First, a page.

Dr. Taylor, says that initially, returning to the workforce can be a highly charged emotional process, leaving women feeling overwhelmed and guilty. "We are socialized from little girls to grow up and want that prince charming and the white picket fence and the reality now is more women have higher numbers in college, higher number in graduate school, law school, medical school, so we are having to make that choice, and the reality is you have to really look at yourself and what is right for you and once you make that decision just understand that you are constantly making, floating through roles in life and making decisions and it just depends on your sense of control, your self fulfillment and the support that you get from others," says Dr. Taylor.
Analysis of the researcher’s data showed that by the age of 54, women who had been partners, parents and employees were significantly less likely to report ill health than women who did not fulfill all three roles. Weight gain tended to occur at a faster rate among the homemakers and obesity was most common among long term homemakers. Now, with the addition of 13 month old Abigail, Michelle admits that although at times the juggling act is overwhelming, she’s fulfilled and happy as a working mom.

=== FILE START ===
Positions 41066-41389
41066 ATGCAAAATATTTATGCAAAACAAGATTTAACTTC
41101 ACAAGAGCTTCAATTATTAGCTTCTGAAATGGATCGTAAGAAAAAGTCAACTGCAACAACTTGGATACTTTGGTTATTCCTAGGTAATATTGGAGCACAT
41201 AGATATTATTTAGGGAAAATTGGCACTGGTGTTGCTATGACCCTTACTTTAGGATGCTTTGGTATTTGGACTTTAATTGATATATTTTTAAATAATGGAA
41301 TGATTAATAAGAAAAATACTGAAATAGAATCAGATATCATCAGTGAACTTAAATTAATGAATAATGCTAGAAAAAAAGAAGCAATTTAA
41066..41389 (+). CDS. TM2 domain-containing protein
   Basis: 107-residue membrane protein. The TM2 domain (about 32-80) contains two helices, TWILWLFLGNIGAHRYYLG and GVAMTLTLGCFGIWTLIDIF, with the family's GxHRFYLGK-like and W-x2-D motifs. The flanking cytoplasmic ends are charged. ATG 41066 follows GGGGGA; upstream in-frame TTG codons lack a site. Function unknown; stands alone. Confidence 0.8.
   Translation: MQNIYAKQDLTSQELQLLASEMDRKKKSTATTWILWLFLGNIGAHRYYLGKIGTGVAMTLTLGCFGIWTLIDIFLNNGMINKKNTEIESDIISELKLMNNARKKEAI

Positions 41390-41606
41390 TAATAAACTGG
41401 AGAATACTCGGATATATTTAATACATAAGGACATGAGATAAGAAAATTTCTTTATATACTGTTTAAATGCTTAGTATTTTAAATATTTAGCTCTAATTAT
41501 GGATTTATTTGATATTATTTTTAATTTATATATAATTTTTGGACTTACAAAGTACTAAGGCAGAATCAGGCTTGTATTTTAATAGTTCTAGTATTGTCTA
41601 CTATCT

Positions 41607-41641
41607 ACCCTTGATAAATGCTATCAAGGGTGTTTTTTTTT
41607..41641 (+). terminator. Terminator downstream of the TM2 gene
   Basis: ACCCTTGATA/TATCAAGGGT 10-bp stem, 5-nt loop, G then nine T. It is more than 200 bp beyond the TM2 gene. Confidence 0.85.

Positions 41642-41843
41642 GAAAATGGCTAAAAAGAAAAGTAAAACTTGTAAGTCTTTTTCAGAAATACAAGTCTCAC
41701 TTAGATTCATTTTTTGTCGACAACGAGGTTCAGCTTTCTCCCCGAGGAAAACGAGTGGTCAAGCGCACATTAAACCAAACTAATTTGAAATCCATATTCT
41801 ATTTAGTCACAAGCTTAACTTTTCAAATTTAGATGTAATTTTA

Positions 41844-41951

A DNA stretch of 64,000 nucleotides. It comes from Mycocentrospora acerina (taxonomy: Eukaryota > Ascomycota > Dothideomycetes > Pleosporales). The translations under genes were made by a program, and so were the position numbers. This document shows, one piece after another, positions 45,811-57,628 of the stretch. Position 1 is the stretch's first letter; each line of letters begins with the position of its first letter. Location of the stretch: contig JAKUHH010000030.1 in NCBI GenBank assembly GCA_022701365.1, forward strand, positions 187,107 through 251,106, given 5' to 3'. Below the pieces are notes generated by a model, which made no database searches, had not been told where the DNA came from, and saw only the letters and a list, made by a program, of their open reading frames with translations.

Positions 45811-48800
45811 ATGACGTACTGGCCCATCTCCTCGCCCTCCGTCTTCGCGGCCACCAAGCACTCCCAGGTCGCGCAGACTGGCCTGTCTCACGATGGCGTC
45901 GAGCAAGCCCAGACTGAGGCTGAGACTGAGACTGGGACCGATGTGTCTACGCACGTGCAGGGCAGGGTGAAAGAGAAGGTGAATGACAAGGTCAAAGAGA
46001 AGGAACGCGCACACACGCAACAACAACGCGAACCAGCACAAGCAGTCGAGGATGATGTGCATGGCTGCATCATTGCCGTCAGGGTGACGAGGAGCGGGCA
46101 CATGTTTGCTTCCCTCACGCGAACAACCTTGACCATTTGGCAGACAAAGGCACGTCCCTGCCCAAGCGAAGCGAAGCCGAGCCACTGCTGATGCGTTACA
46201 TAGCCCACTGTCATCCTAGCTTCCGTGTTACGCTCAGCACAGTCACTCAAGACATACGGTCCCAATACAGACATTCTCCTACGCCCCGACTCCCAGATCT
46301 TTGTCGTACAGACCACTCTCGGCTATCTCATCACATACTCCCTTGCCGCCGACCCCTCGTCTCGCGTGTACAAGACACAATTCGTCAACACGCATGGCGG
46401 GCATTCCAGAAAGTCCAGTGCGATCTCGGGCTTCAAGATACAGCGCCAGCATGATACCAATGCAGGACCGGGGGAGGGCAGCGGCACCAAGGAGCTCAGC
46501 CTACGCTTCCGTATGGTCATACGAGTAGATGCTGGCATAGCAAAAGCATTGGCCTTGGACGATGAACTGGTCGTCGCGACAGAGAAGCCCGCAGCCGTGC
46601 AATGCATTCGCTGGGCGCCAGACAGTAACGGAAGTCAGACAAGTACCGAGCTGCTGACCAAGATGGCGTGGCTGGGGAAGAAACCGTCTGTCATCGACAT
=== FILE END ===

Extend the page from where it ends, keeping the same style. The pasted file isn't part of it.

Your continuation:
“As you get your routine more in place and you figure out what you need, and where to give and all of that it just becomes easier,” says Michelle. Dr. Taylor says having a supporting partner and family can make all the difference for working moms. Also, fellow working mom colleagues are a great resource for support. Time management is key.
Organizing and planning your days ahead of time, can really take off some of the heat. Things like preparing and freezing some meals can help. And taking some time for yourself, even if just for a half hour, take the opportunity and go for a walk, do some exercise…this can help ease the transition between work and home.